I’m still cold. This is awful. Why do they only give you one sheet in a room that supposedly maintains sixteen degrees Celsius? What’s that sound? It’s banging. Sounds like it’s in the stairwell. Must be workers. Sounds as though they’re repairing the skirting on the stairs. I noticed that was lifting on the way up. Must be morning then. Cold morning for Vietnam. That’s because the air-cond’s right down. Why not just turn off the air-conditioning then? Then it’ll be too hot. That’s better than being too cold. No, it’s not, it’s thirty degrees out there. Reckon it’s about three in here though. Give it a few minutes without air-cond, it’ll be thirty degrees in here too. Do it anyway, it won’t be so cold. What’s happening? What are you doing? It’s still cold in here. Did you turn off the air-conditioning? Did I? Did you? I think I did, although that might have been a dream. No, that’s right, I decided not to. What now then? It’s still cold in here; turn off the air-cond. Alright, I’ll get up, I need to urinate anyway. What’s happening? What’s going on now? Did you do it? Did I? I dunno. Is it warmer in here, or is it just me? Do you still need to urinate? What’s that soggy patch? Oh shit, really? Dude, are you that confused? Did you seriously urinate in bed? No, I can’t have, I still need to urinate. It must be sweat then. You sure sweat a lot for someone claiming to be cold. It’s not urine though, that’s good. Where’s the toilet? Same place it always is, I guess. At home, it’s just across the hall. No, in Vietnam. What? Stop it. This is Vietnam, isn’t it? What? Stop it. I’m in a Vietnam hotel room, aren’t I? What? Stop doing that. Where am I now? Aha, nice one, dick. You’re not even in Vietnam anymore. You came home weeks’ ago, your brain’s just screwing with you. Wake up, man, you’re at home. Get up, take a leak in a real toilet…

That’s amazing, the games a mind can play with a person. This kind of shit happened last time, waking in my own bed then panicking about nothing, thinking I’m still in Vietnam; thinking I’m being robbed, again. Huh. Why the hell did I go back, anyway? Waste of fucking time that was. Money too; ‘Yeah, yeah, let’s go back to Vietnam so we can be cheated, lied to and ultimately fucked over by women’. Hah, I can do that in New Zealand.

…What a relief though, to know I’m back home. God, that feels good. What a relief. Bloody cold, but. I’m at home again, guess that explains the temperature. Always cold in the winter in good ol’ N-Z.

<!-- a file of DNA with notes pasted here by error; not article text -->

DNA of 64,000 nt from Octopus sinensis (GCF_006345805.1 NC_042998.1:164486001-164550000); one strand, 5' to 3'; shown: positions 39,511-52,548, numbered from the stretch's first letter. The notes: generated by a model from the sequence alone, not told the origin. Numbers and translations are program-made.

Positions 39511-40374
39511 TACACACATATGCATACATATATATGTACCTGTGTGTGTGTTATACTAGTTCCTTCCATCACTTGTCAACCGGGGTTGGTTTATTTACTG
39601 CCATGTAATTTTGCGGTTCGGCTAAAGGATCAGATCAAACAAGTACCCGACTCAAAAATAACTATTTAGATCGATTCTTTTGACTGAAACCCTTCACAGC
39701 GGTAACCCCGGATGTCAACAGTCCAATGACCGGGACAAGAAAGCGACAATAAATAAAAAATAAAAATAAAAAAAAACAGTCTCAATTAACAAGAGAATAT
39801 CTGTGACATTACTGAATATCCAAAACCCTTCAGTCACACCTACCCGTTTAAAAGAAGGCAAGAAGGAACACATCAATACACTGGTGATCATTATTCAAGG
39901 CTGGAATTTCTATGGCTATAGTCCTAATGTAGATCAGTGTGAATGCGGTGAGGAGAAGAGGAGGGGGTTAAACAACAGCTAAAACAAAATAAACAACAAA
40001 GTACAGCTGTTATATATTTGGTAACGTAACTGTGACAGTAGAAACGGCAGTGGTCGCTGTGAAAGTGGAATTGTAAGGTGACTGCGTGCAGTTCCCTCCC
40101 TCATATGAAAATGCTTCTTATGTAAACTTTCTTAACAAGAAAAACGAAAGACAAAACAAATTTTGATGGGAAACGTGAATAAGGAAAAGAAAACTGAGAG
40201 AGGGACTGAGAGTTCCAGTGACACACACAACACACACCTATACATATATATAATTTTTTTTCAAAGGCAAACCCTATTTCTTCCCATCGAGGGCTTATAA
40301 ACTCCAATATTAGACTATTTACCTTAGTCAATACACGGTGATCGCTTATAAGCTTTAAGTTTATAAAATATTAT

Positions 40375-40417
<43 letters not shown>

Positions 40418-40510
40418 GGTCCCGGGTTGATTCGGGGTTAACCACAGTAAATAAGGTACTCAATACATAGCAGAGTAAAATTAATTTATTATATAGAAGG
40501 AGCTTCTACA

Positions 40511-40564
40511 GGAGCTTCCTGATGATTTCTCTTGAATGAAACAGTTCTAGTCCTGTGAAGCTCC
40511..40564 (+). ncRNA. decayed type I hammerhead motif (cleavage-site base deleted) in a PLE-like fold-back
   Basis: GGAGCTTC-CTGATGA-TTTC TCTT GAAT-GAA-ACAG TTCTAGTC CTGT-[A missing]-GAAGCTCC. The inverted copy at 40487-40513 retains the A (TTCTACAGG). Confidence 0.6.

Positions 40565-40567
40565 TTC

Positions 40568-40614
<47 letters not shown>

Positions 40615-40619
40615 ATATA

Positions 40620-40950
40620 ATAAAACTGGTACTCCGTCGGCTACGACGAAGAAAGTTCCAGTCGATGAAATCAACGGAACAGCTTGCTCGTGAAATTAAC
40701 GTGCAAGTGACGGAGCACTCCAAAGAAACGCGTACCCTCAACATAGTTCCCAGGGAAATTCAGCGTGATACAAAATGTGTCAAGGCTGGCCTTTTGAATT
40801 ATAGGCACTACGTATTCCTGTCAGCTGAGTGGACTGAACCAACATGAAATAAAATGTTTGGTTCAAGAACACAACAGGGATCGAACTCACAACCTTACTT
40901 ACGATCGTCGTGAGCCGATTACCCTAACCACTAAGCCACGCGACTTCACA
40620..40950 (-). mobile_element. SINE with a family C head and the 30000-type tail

Article by Tim Walker

Edited by Med K Teng

Photography by Reeve Urse Fishback

Tim Walker’s Vietnam XXIII

Eternally untrusting now of Vietnamese taxi companies, I gratefully left it in the hands of the Bali B receptionist to organise my transportation across town; incidentally the receptionist who was on at that time of day was the only male staff member who didn’t make me feel uncomfortable.

Almost an hour’s travel, in this case, cost me under 140.000VND where, in the past, (see last year’s Chronicles) under half an hour’s travel cost me 700.000VND.

Before embarking on this recent Southeast Asian mission I had heard, and read, numerous negative reports about Vietnam’s dental clinics; word is they are unclean, unprofessional, and generally unsavoury, (as though those idiots had forgotten they’d travelled to a Third World nation to try and do their dental on the cheap) yet, I am very pleased to say, Nhan Tam Dental Clinic, and by implication every other dental practise across Ho Chi Minh City, is wonderful.

Sanitary, professional, efficient, courteous, competent; there was really nothing the good folk at Nhan Tam could have done to provide a better service…

I turned up, briefly explained my puffy-faced situation (which by then had gone down considerably anyway and to someone who didn’t know me – other than for the haphazardly affixed plaster beneath my right eye – I didn’t look a lot different; first thing in the morning seemed to be the worst time for puffiness anyway), they showed suitable shock and sympathy (which given they were two sycophantic women, this was not unexpected), I underwent a full-skull X-ray (which I felt would be beneficial also for showing anything untoward in or around my damaged cheekbone), where I was then taken to a consultation room to discuss my dentistry requirements. Seated across now from a large male dentist (legend had it this was Dr Nhan Tam himself) and his female assistant, on an amazing touchscreen ‘viewing desk’ (the entire desktop was a computer monitor reminiscent of the one on the wall in ‘Minority Report’ – or, I guess, the screen on a Smartphone, I wouldn’t know) they were able to see, mark, show, illustrate, move, zoom, highlight and even project, where and why my teeth needed attention. After over 20 years having not visited a dentist, I was shocked, only two cavities showed up; along with one tooth that required crowning due to structural erosion then there was the old favourite, a root canal (additionally, they would later conclude that as the second cavity was in a molar far at the back – a ‘wisdom tooth’ in fact – they’d be better off just extracting the sucker and be done with it; unlike New Zealand dentistry though where people sometimes elect for extraction over filling as the former is the cheaper option, in Vietnam, or at least, at Nhan Tam Dental Clinic, ‘Tooth Extraction’ costs 900.000VND – less than 100NZD – while a ‘Cavity’ costs only 400.000VND – under half the first, making ‘filling’ by far the cheaper option, still, I was keen as for my first ever tooth extraction). There is also a spot in my lower jaw where, some years ago, a tooth fell/rotted out; the dentist and his colleague took turns explaining to me how they intended to screw into the gap a ‘false root’ then fit that root with a single false tooth. However, as the procedure was to be time consuming and rather expensive and as the missing tooth isn’t something that ever even bothers me anyway, I instructed them to forego the tooth replacement and to just focus on bringing the existing teeth up to an adequate standard.